Another criticism privately made by middle level US officials is that despite the endless meetings from the top [The President and the National Security Council] on down [a myriad of working groups], is that each and every meeting ends with no change in policy.  “For nearly two years we have heard mostly about the downside of getting involved militarily in Syria,” says one disgruntled State Department official.  “We were told that it would only lead to more violence and the rise of extremist forces.  So we did nothing and all the bad things predicted have come true anyway.”
The Europeans are, if anything, even more frustrated with Administration inaction.  “One year ago a simple series of air strikes would have dealt a crippling blow to Assad,” says one European diplomat, who argues that a “no-fly zone” was not required to ground the Syrian air force.  Even as recently as last fall’s political meetings in Doha and Marrakech, where the August 12 coalition representing 90% of the opposition was in attendance, bold US follow-up with, at least funding, could have tipped the balance in Syria, say these diplomats.  Instead, now, the consensus is that the situation on the ground will continue to slowly deteriorate.  “There is no end in sight,” says one US official.  “Other than a failed state.”  This, in turn, predict US analysts will lead to increased instability among Syria’s neighbors, particularly Lebanon and Jordan.
So far, observers have considered it remarkable that both countries, especially Lebanon, have been relatively quiet.  But another feature that concerns many analysts is the impact continued civil war will have on Iran and ultimately the one issue that could bring US military intervention, the development of an Iranian nuclear weapon. ...  As one analyst put it this week, “Syria is beginning to look like a good playing field for Iran.”...  More important, say those involved in the Iranian “nuclear file,” will be the increased perception in Teheran that the US is not meant to be taken seriously.  Already, key US officials admit privately that, in the words of one State Department insider, “The Iranians are toying with us.”  They have not responded to a number of entreaties to resume talks with the P-5 + 1 [US, Britain, France, Germany, Russia and China].  Some analysts thought that they were waiting until after the US election and hoped that a meeting in Istanbul in January would take place.  But January is gone and according to informed sources, Istanbul is no longer a likely venue.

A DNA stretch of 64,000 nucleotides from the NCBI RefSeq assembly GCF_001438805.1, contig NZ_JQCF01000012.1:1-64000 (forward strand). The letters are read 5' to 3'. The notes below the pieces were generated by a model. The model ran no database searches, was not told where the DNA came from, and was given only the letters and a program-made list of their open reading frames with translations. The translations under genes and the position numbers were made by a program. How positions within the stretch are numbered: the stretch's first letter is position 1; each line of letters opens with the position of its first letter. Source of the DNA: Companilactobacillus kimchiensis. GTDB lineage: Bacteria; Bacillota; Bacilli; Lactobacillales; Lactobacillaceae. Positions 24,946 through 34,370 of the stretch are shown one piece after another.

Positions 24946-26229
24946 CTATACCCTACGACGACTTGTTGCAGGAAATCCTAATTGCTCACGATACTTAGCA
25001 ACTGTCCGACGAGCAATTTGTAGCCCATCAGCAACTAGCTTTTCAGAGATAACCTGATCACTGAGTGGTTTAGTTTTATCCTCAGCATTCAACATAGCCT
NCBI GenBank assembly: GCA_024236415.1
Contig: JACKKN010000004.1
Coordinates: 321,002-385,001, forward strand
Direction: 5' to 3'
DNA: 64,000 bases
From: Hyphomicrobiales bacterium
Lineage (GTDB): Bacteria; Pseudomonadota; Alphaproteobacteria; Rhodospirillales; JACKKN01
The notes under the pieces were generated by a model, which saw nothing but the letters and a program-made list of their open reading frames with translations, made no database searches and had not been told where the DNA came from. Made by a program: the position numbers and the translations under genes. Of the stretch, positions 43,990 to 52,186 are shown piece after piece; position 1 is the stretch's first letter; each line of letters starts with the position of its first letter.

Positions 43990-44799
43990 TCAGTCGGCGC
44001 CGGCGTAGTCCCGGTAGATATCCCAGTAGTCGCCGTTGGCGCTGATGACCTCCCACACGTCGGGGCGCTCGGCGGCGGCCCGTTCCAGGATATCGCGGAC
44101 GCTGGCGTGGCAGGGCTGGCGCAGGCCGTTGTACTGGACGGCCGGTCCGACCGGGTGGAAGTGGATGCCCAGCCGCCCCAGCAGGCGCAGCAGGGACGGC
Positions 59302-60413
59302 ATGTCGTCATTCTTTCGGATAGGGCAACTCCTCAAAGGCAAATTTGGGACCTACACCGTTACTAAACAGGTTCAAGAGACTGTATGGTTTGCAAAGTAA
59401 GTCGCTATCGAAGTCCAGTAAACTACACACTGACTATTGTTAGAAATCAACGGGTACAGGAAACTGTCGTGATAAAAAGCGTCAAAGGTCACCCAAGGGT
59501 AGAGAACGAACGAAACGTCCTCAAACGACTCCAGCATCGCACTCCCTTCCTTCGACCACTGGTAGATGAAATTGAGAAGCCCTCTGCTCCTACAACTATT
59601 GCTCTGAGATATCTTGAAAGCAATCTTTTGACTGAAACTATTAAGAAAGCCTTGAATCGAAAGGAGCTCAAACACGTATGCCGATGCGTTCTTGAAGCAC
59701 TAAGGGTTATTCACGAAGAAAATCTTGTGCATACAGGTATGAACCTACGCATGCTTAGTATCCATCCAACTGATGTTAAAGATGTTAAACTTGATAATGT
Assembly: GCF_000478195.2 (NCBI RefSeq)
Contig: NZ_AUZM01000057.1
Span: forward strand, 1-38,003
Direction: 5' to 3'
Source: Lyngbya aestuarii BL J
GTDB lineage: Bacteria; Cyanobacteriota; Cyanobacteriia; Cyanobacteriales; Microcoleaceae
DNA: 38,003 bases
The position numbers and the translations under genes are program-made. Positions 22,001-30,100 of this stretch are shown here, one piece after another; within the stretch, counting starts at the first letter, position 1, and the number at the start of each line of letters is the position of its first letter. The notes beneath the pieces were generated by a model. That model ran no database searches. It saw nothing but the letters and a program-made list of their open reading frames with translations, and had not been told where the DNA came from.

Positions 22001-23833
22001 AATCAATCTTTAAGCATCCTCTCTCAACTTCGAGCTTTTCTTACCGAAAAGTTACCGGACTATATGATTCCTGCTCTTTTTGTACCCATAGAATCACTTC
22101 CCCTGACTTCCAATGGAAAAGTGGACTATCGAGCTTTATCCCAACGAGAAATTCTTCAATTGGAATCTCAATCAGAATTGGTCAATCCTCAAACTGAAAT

US and European officials are encouraged by the success of economic sanctions....
Iran may be the most “existential” threat to Israel, but it is not the only one that keeps its strategic planners busy.  For that matter, their most important concerns, the safety of chemical weapons in Syria, stability in Jordan and the unfolding political crisis in Egypt are also shared by US officials.  Egyptian President Morsi’s widely viewed “overreach” has resulted, says one US official in leaving a set of `checks and balances’ in the hands of people on the street.  While Morsi continues with his plans to visit Paris and Berlin, European governments are less than eager to help his country’s faltering economy.  While Qatar has chipped in several billion dollars in grants and loans, Saudi Arabia has failed to follow suit and, in any event, an internationally-led effort of much greater magnitude and discipline is necessary.   Meanwhile, Egypt’s control of the Sinai weakens daily and the burden place on the Israel-Egyptian peace treaty – the cornerstone of US Middle East policy – nears the breaking point, say some State Department experts.

Tel Aviv: 'It is Nasrallah who is threatening minorities in Syria!'

"...Nasrallah’s support for Assad has placed Shiites and other minorities in the future line of fire of Syrian jihadists, many of whom are likely to turn their guns to Lebanon in retribution in the event of Assad’s ousting. ..."

Lebanese Neoconish minions: "Self Immolation"

 Again. Result of WH policy.

From Doha ...Despair

Khattib's offer of dialogue with the regime will split the . After Kuwait (where funds pledged not to), wonder where NC headed?

"I am prepared to sit down directly with representatives of President Assad!"

"I am prepared to sit down directly with representatives of the Syrian regime in Cairo, Tunis or Istanbul," Khatib said in a statement on his Facebook page. He set out two conditions of his own: the release of what he said was 160,000 detainees held in Syrian prisons and intelligence facilities, and instructions to Syrian embassies to issue new passports to Syrians whose documents had expired. Underlining the continued rifts amongst Assad's foes, the opposition Syrian National Council - some of whose members are represented on Alkhatib's council - immediately distanced itself from his comments...."
Reactions were swift:
Reactions were swift:

biggest problem for Khatib is language he used to call for conditional talks. Sounds like desperation. Makes him look weak to Assad + rebels
In Khatib's defense, not only Western support didn't materialize (expected) but Gulf appetite for the fight dropped. Weaponry and money down
23 minutes ago 

Ankara, "frustrated" & at odds with Paris over Syria & Mali ...

"...While the meeting produced little concrete results, it still put the limelight on France at a time when Erdogan and Davutoglu are annoyed over the French intervention in Mali.Predictably linking Mali and Syria, Erdogan used harsh words against France during an address over the weekend in Istanbul, speaking to a domestic audience ready to accept his remarks at face value.